Clad in white shirts and blue pants, we filled the gymnasium-cum-auditorium of our Jewish day-school in Cleveland. A sea of Zionism pouring in between the basketball hoops, we took our places in awkward hushed whispers and waited for Israel's Memorial Day for the Fallen Soldiers of Israel and Victims of Terrorism (Yom HaZikaron) ceremony to begin. The educational staff of our school – especially the Israeli faculty – took great pains to make the day accessible for us; to connect us to the national feeling of loss that envelopes Israel and crosses borders with ex-pats and emissaries. Our teachers opened up their backpacks of Sabra culture for us, producing the poems of Alterman, letters of Yoni Netanyahu, personal stories of IDF soldiers, and more. As any Israeli would expect, they made sure to incorporate the haunting songs that grace Israeli radio on remembrance days, exposing us to the ever-revolving turntable of tunes tearfully updated after every war and terror attack. Many years after participating in those ceremonies, I joined my friends in Jerusalem for a Yom HaZikaron evening of song. By this point, I was not only the proud owner of a blue Israeli ID, but of an IDF reservist certificate as well. As we delved into the decades-long playlist, it dawned on me that I knew all of the standards. And I began to realize that my own internal turntable had stopped spinning. A year earlier, in the middle of my last operation in the IDF, Noam Levy – our company's chief medic – was killed as he attempted to quell a growing riot in the streets of Bir-Zeit, near Ramallah. Eleven years after that sleepless night, the needle of memory still bumps over the same spot on the record of my soul. The song remains the same. Now an educator myself, I am tasked with the same challenge of connection that once belonged to my teachers. While I too have cultivated a cultural backpack of my own, replete with soul-searing texts and creative ways of discussing The Silver Platter, the bulk of its weight come from one source. Year after year, I shakily recount what happened that night. How we entered Bir-Zeit on a routine operation and were going house to house when the shot went off. How Noam had seen something out of the corner of his eye, and fearing for the safety of his squad, broke away to eliminate the threat of danger. How he crossed next to the M-4 rifle just as a scuffle with a rioter set off an accidental discharge. How we were just becoming friends when he fell, and I was left to learn on my own that our fathers received rabbinical ordination together, that my sixth-grade teacher was his high-school principal, that his cousins were childhood friends from mine, and all of the other connections we never had time to make. Is it an injustice to my audience that I return to the same refrain? Can you really blame me for repeating this melody? After all, Noam's song, like so many others, was a mischievous tune of joy that ended too soon. "Tam velo nishlam," concluded but incomplete, its listeners perpetually waiting in vain for the next verse or solo. A decade ago, the soaring songs of connection I learned as a child became the soundtrack for my early-morning trip to Noam's northern resting place. This year, circumstances dictate that I remember my friend from home, listening to his truncated melody for the first time together with my three-year-old daughter next to me. Like many children of my brothers-in-arm, she too bears Noam's name. The song remains the same. The chorus of singers grows, infusing the well-worn verses with new layers of harmony and meaning.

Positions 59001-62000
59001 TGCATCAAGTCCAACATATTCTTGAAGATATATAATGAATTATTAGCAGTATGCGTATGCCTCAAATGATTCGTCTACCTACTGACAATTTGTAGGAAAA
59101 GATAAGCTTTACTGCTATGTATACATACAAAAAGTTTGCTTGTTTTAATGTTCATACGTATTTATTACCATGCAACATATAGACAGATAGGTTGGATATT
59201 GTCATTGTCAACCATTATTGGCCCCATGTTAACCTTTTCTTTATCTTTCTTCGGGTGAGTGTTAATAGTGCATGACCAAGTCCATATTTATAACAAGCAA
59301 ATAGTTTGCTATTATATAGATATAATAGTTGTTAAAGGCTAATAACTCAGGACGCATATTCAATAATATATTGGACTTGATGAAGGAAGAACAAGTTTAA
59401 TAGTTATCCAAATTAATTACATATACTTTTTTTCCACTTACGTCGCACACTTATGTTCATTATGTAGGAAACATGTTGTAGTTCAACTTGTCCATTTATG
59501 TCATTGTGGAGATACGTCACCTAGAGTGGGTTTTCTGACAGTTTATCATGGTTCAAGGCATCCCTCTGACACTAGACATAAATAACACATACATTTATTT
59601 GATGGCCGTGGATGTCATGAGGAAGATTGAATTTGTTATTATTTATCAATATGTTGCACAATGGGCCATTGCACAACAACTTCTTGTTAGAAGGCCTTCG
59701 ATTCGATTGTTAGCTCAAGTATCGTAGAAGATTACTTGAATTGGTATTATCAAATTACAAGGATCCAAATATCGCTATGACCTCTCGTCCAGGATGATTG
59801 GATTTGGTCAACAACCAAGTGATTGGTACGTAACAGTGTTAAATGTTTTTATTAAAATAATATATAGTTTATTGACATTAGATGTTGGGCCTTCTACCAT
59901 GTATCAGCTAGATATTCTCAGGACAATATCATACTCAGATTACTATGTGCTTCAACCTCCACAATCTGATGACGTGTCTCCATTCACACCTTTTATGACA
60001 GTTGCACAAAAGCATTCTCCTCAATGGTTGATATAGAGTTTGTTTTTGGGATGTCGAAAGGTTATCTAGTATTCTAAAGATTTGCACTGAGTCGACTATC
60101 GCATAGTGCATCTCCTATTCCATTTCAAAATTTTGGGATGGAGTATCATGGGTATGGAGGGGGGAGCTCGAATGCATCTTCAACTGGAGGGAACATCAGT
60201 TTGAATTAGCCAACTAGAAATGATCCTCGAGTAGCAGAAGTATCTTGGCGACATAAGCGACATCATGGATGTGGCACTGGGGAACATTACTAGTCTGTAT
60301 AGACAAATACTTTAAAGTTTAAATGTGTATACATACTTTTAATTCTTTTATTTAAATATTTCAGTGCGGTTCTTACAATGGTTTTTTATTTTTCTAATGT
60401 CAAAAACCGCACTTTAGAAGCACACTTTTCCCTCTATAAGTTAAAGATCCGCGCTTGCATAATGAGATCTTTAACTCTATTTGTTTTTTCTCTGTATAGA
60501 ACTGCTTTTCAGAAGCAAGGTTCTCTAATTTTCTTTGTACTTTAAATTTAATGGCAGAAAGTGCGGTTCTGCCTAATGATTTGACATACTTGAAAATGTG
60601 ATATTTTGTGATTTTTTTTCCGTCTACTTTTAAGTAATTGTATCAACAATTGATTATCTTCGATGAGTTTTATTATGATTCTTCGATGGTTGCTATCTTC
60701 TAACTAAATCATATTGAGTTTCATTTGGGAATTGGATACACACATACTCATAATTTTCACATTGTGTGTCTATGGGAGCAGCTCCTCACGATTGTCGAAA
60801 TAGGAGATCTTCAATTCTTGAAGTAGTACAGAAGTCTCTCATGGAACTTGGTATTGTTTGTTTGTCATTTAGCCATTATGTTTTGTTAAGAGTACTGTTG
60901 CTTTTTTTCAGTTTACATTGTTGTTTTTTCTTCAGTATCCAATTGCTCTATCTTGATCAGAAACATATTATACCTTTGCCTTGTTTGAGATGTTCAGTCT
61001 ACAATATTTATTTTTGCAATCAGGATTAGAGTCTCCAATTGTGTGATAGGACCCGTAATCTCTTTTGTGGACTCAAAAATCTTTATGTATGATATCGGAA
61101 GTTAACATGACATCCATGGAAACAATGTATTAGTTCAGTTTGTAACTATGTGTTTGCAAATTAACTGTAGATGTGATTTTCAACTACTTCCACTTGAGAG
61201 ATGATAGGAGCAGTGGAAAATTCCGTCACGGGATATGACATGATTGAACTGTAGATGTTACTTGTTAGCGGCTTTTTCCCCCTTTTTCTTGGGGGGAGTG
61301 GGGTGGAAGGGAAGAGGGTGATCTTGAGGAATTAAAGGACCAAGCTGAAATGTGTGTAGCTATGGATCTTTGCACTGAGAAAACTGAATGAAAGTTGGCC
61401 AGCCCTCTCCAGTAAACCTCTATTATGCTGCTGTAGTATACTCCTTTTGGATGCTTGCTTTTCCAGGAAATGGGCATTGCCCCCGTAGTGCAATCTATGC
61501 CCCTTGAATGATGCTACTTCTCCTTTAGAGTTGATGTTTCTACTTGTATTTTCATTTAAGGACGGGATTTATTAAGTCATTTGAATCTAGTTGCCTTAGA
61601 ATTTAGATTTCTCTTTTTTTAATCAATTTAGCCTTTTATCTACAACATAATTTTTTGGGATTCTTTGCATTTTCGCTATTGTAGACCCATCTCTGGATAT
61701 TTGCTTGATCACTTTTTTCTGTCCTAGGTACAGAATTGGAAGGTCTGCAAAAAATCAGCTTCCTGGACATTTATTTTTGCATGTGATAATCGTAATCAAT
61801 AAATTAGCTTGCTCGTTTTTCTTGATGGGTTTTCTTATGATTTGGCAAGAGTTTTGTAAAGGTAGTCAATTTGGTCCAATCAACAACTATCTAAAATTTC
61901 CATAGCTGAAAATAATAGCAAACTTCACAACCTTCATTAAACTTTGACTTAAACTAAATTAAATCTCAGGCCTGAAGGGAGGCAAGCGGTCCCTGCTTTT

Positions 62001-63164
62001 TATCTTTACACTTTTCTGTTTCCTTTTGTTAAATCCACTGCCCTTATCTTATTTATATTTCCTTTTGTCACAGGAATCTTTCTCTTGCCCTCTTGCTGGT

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Yoni Zierler is the director of strategic tourism at StandWithUs Israel.